Meth (Methamphetamine) is a powerful and intense synthetic stimulant that is used to reach a quick “high” (an intense euphoric reaction to a drug). It is not considered to be physically addictive, but it is exceptionally psychologically addictive and withdrawal symptoms include anxiety, fatigue, severe depression, psychosis, and intense drug cravings.
When injected or smoked, the meth immediately produces a rush of dopamine (dopamine controls the brain’s pleasure and reward centers), which is released in the brain and causes an intense high or “flash.” The effects are short-lived, only a few minutes, but it is considered to be tremendously pleasurable.
Because of the short-term effects, many people often abuse this drug repeatedly in a binge and crash pattern and sometimes will even give up food and sleep while continuously taking the drug every few hours.
After being a widely popular pharmaceutical drug on the market, methamphetamine became classified as a schedule II drug under the Controlled Substance Act in 1971 and addiction declined but in the 1980s meth addiction increased once again as meth became a popular street drug. The key ingredients in meth are the stimulants ephedrine or pseudoephedrine, which is often found in over the counter cold medicines.
These ingredients are “cooked in a lab or a remote home and made into a consumable pill, powder, or glass fragment. Meth labs are notoriously dangerous and very illegal because the byproducts of the drug’s creation process are extremely toxic and combustible. Meth is very popular in remote and rural areas.
What does methamphetamine look like?
How long does methamphetamine stay in your body?
Why is meth so dangerous?
- Heightened energy
- Increased alertness
- Improved concentration
- Amplified confidence
Signs and symptoms of methamphetamine abuse
- Aggressive and violent behavior
- Severe dental problems
- Dramatic weight loss
- Dilation of pupils
- Disturbed sleep patterns
Another consequence of using meth is the onset of obsessive behaviors. People may begin to participate in repetitive activities and behaviors for prolonged periods of time as a result of meth destroying the brain’s inhibitory control.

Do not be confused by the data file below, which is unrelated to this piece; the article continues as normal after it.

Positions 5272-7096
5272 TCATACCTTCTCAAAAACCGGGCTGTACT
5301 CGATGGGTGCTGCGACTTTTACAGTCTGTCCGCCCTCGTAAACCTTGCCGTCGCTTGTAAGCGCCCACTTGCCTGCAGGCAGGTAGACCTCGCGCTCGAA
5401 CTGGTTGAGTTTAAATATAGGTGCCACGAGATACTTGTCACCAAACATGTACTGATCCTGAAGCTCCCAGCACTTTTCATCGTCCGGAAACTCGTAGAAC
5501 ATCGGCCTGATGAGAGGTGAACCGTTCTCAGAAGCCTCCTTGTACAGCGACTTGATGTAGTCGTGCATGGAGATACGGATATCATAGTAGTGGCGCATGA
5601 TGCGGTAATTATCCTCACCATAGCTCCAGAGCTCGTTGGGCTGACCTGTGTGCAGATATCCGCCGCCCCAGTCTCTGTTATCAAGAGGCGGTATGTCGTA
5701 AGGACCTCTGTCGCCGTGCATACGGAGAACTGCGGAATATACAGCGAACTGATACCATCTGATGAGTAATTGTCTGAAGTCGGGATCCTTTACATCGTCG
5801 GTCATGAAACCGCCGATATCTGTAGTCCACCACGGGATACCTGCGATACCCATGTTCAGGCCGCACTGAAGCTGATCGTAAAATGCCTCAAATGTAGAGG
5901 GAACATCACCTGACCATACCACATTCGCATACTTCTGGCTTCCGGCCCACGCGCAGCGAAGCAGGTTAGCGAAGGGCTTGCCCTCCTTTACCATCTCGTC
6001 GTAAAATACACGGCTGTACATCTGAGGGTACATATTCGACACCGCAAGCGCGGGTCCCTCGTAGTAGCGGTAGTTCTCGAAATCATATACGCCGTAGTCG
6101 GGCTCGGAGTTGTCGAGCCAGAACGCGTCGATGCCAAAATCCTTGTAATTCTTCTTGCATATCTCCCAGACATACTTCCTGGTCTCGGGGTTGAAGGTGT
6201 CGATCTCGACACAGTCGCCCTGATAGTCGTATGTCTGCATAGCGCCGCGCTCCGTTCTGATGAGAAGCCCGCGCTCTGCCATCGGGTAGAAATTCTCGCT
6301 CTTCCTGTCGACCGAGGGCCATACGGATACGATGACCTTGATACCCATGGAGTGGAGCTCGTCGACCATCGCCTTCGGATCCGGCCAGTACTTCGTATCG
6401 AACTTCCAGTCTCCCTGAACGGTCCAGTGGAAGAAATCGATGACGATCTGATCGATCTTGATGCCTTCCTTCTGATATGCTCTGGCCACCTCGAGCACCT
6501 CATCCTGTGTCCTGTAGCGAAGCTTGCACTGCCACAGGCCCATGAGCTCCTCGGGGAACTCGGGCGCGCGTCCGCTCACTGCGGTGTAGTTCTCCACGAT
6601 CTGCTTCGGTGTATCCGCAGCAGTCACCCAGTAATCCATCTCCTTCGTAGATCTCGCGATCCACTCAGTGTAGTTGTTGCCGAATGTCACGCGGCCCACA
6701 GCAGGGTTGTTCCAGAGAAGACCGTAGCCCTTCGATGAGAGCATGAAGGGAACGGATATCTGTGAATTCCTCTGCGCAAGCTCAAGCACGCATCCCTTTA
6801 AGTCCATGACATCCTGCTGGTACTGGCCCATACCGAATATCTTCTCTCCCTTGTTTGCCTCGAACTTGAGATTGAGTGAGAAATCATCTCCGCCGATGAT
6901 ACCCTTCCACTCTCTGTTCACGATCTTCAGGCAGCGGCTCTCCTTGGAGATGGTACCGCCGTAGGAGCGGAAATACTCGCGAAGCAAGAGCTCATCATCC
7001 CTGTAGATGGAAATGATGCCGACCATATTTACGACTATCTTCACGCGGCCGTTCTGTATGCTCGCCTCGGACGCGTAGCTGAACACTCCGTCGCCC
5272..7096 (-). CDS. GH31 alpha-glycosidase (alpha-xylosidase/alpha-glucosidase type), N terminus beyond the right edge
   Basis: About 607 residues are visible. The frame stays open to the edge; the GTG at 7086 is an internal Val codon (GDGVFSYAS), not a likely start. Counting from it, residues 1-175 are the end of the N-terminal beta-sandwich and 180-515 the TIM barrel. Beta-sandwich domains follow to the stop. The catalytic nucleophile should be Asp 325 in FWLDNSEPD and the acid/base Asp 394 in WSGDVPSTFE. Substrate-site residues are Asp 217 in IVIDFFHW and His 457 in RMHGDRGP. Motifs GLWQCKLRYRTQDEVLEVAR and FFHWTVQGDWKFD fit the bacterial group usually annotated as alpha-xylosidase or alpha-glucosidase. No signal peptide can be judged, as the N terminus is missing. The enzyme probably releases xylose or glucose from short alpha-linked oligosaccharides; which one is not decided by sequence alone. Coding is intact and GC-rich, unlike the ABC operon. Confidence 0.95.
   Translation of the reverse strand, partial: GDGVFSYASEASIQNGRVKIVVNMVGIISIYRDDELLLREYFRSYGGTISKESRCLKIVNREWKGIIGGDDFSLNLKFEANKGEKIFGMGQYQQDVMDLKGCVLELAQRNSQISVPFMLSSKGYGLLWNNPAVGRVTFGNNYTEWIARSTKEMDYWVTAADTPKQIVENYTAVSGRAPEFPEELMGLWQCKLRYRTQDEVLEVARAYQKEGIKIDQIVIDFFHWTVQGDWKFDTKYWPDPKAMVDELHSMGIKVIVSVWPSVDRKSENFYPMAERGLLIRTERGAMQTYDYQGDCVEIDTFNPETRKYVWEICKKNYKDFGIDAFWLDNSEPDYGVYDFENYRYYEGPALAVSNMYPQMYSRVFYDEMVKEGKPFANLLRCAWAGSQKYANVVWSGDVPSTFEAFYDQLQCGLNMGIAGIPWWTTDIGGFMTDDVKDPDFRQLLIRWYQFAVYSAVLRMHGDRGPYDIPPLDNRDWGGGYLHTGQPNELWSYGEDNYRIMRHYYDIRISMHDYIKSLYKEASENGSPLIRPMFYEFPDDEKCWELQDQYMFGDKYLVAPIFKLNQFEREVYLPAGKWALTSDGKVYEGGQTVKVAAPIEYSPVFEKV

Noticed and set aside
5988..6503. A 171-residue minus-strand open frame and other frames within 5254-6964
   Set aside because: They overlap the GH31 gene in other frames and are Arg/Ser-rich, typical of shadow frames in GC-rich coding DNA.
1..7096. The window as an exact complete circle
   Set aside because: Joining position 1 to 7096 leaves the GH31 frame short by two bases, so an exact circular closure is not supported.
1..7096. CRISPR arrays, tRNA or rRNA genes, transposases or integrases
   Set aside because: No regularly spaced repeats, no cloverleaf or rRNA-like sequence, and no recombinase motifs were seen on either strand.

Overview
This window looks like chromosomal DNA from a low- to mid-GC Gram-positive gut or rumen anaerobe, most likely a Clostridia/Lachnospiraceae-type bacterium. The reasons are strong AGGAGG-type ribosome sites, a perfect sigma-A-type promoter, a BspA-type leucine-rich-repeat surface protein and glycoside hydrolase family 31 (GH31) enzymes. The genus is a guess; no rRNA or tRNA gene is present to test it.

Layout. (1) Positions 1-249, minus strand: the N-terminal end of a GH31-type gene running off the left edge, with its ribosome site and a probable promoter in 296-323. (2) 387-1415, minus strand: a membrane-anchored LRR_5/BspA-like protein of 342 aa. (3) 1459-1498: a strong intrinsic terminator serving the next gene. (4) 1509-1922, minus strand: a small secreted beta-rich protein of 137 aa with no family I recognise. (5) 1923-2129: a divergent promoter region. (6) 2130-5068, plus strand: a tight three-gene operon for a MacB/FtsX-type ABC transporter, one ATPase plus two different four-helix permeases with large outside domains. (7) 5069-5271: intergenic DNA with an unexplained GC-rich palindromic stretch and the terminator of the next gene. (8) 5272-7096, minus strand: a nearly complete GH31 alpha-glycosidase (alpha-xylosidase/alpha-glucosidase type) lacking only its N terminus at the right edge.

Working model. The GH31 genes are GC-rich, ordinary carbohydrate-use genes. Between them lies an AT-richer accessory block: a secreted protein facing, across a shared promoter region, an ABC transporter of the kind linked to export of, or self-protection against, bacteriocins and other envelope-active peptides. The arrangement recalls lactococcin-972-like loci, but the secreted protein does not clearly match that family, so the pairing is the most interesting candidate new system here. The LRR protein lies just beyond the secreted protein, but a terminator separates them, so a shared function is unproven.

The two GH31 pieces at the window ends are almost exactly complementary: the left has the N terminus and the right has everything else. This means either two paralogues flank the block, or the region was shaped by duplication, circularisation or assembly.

Paranoia and aggression also often result from meth use, as does the onset of hallucinations and delusions, including feeling things such as having bugs crawling under their skin and hearing voices that are not really there.
Meth use can directly impair a person’s frontal lobe, which is the area of the brain responsible for:
- Controlling impulses
- Understanding the consequences of one’s behavior
- Governing sound judgment
As a result of the long-lasting cognitive impairment that meth users experience, their ability to learn new things becomes clouded, and performing basic verbal and motor skills can suddenly become difficult.
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What is the difference between amphetamine and methamphetamine?
Amphetamines are a group of stimulant drugs that affect the central nervous system by having psychoactive properties. Methamphetamine is a class of amphetamines that are often abused in illicit forms, commonly known as crystal meth. Structurally similar to amphetamines, methamphetamine is much more potent, last longer and results in a higher potential of abuse. Methamphetamine is also made from harmful household ingredients potentially resulting in worsening side effects compared to amphetamines.
Amphetamines are often prescribed from stimulant effects and are now used for individuals with obesity, narcolepsy and attention-deficit/hyperactivity disorder (ADHD). Common brands of prescription amphetamines include Adderall, Desoxyn, Dexedrine, and DextroStat. When an individual without ADHD or a sleep disorder abuses amphetamines, the drug can produce euphoria and a highly energized state. Adderall is often abused among college and high school students as a potent study drug, enabling students to stay up all night and cram before a big exam.
Methamphetamine and other drugs
Oftentimes individuals will mix methamphetamines with other substances such as alcohol, opiates, Xanax, Suboxone, Viagra, and ecstasy.
- Methamphetamine and alcohol: The stimulant effects of methamphetamines can often mask the sedative effects of alcohol, which can lead an individual to drink more than they would typically consume.
- Methamphetamine and opioids: Individuals often mix meth and opioids for the polydrug combination known as “speedball”. Morphine is one of the most common opioids used for this combination. A speedball can have serious side effects and will often cause the user to have problems walking, as well as decreased response times, which can increase the risk of self-injury.
- Methamphetamine and Xanax: Anxiety is a well-known side effect from methamphetamine abuse and Xanax is often used to combat this feeling however when Xanax and meth are mixed, cardiac complications can often occur.
- Methamphetamine and Viagra: Viagra and methamphetamine are both associated with risky sexual behavior and this combination can increase sexual promiscuity leading to higher rates of sexually transmitted diseases especially among gay men.